Beginning a little tax loss selling…

By Travis Johnson, Stock Gumshoe, October 24, 2008

Today, as the market continues to bounce around like an incontinent poodle, I’ve started the long process of clearing out some holdings to take some tax losses before the end of the year.

The first is my holding in HDFC Bank, the big Indian home mortgage and national consumer bank.  They have generally been a proxy for the Indian economy, and if I replace this in the near future it’s possible that I would choose instead to get Indian exposure through one of the available ETFs to avoid having to worry about individual country risk in this market.  Though frankly, not many folks are climbing all over themselves to get Indian exposure these days, and it’s quite possible that the emerging markets boom that carried India to new heights over the last five years or so has to let yet some more air out of the bubble.

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The company is not awful, certainly, and I considered holding on to it, but the stock is not rock bottom cheap and I don’t have a lot of conviction about their future prospects, so I’ll take my tax loss now.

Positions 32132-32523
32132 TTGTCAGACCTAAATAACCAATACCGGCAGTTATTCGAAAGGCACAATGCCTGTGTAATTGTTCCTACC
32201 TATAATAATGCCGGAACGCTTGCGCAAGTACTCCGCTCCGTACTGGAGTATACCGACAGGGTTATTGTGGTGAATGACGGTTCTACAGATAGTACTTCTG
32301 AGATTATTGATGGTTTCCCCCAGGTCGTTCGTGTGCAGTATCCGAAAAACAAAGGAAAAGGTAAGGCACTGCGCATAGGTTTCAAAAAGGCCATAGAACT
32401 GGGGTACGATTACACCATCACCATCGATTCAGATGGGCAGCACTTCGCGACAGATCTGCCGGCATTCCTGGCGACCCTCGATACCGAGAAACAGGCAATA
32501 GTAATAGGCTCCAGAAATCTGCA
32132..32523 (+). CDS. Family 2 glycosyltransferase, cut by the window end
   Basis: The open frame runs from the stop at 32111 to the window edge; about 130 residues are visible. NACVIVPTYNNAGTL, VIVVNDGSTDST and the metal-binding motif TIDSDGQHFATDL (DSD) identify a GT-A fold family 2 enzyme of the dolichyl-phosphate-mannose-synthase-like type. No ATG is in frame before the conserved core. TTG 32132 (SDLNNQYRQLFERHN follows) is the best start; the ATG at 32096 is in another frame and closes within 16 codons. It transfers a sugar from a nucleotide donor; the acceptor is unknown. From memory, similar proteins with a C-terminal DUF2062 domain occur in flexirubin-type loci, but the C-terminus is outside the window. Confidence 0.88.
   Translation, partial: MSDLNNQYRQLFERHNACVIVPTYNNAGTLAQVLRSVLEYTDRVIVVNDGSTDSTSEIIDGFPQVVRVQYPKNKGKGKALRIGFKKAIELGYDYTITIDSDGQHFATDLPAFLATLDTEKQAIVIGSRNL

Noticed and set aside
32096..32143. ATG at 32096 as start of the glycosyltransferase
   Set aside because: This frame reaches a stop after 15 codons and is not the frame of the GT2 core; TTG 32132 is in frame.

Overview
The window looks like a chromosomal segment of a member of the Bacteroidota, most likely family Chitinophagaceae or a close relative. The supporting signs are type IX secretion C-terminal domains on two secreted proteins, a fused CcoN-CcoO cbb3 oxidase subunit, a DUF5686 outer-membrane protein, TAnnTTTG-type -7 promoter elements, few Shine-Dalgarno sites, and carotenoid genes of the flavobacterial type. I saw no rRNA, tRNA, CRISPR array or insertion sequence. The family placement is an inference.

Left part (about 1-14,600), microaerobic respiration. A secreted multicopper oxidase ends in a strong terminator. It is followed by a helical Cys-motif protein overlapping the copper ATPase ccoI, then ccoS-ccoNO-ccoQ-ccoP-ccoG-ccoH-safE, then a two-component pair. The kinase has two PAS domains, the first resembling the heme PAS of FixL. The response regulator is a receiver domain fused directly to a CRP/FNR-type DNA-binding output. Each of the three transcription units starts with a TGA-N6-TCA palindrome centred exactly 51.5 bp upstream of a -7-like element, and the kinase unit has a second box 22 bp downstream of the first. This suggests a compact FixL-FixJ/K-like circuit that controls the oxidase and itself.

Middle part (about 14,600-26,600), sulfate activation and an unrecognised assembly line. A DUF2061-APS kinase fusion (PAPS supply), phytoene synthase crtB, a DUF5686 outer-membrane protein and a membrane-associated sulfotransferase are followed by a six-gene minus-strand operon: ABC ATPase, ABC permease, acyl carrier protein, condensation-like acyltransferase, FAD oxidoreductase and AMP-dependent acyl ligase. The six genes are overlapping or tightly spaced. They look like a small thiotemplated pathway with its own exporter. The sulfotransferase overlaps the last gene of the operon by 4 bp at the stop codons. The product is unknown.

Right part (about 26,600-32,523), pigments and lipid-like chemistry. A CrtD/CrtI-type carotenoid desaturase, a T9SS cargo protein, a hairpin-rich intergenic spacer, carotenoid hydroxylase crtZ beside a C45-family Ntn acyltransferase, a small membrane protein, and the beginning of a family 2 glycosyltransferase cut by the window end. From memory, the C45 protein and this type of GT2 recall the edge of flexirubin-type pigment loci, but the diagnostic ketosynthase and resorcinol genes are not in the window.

The second is the Vietnam Opportunity Fund, an interesting wager on the future of a small and fast-growing country.  Vietnam and the rest of Southeast Asia are little sticks awash in the river that is the world economy right now, and there isn’t much they can do to make their situation better or worse in the short run.  Again, probably a good place to be in the long run, but the long run in this case is quite possibly a decade and the fund carries some relatively high costs and is not likely to get particularly popular anytime soon, so I’ll clear this position off the books as well.

So my portfolio is taking some lumps here, and I will probably do at least a little bit more of this in the coming couple months for stocks where I think a rebound or a brighter future may be at least six-12 months away.  There is obviously some evaluation going on in choosing which tax losses to take, and which paper losses to sit on, but these decisions are primarily motivated by tax and personal portfolio planning reasons.

If I had unlimited funds, like our friend Warren Buffett, I’d put this money right back to work in some MLPs ...

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